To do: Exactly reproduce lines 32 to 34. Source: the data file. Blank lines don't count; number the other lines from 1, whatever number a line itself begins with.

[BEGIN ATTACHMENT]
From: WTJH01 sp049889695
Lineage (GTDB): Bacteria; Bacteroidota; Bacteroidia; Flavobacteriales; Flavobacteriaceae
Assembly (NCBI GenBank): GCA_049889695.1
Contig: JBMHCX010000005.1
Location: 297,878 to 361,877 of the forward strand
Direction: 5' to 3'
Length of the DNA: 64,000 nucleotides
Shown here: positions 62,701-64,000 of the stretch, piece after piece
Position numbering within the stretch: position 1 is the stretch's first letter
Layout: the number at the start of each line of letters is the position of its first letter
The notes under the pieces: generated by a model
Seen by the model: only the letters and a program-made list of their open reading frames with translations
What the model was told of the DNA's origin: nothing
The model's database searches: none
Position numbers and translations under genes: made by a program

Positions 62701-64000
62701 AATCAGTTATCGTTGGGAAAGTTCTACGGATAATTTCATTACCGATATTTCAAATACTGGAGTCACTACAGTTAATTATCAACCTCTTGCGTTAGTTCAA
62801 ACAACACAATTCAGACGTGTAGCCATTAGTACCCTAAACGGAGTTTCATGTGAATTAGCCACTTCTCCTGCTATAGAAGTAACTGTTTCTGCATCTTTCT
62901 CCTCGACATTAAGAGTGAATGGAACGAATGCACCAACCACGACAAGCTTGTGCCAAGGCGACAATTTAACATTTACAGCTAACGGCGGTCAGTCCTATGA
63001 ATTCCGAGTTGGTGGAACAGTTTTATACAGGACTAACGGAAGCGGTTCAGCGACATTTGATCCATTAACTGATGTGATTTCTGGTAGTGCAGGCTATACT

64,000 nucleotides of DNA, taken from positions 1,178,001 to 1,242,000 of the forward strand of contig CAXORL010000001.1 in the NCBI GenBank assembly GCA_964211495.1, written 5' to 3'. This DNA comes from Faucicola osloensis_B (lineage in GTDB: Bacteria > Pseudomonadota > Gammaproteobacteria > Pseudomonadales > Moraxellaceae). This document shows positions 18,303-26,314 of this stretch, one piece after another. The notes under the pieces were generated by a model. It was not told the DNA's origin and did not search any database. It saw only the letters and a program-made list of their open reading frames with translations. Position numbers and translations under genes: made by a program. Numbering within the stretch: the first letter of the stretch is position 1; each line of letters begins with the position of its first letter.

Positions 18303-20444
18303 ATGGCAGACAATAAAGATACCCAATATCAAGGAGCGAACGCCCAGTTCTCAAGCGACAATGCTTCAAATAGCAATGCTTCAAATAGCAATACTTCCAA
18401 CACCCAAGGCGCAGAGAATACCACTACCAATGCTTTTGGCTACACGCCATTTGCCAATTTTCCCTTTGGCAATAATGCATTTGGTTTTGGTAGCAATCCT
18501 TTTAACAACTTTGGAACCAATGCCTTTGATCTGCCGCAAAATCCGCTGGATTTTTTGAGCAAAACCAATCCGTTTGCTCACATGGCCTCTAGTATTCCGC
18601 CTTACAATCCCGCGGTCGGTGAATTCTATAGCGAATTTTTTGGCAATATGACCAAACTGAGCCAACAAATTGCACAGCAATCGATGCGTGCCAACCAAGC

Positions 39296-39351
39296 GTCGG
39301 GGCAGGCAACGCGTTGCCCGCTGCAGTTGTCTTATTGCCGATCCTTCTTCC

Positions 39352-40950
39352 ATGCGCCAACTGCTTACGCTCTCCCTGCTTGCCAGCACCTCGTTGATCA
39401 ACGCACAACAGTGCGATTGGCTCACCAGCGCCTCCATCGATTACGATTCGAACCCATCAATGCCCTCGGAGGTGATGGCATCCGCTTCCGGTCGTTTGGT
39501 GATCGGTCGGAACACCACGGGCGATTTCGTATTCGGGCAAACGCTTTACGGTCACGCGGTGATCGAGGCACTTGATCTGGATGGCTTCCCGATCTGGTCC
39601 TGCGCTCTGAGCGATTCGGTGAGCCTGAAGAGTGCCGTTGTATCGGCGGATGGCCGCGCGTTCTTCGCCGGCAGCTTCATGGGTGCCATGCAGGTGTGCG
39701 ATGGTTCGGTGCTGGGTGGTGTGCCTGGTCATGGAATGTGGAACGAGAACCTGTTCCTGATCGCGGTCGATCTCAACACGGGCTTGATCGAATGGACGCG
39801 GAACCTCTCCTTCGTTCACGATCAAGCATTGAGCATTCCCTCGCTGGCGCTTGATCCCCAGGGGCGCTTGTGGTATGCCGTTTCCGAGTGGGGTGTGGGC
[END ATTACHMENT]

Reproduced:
39401 ACGCACAACAGTGCGATTGGCTCACCAGCGCCTCCATCGATTACGATTCGAACCCATCAATGCCCTCGGAGGTGATGGCATCCGCTTCCGGTCGTTTGGT
39501 GATCGGTCGGAACACCACGGGCGATTTCGTATTCGGGCAAACGCTTTACGGTCACGCGGTGATCGAGGCACTTGATCTGGATGGCTTCCCGATCTGGTCC
39601 TGCGCTCTGAGCGATTCGGTGAGCCTGAAGAGTGCCGTTGTATCGGCGGATGGCCGCGCGTTCTTCGCCGGCAGCTTCATGGGTGCCATGCAGGTGTGCG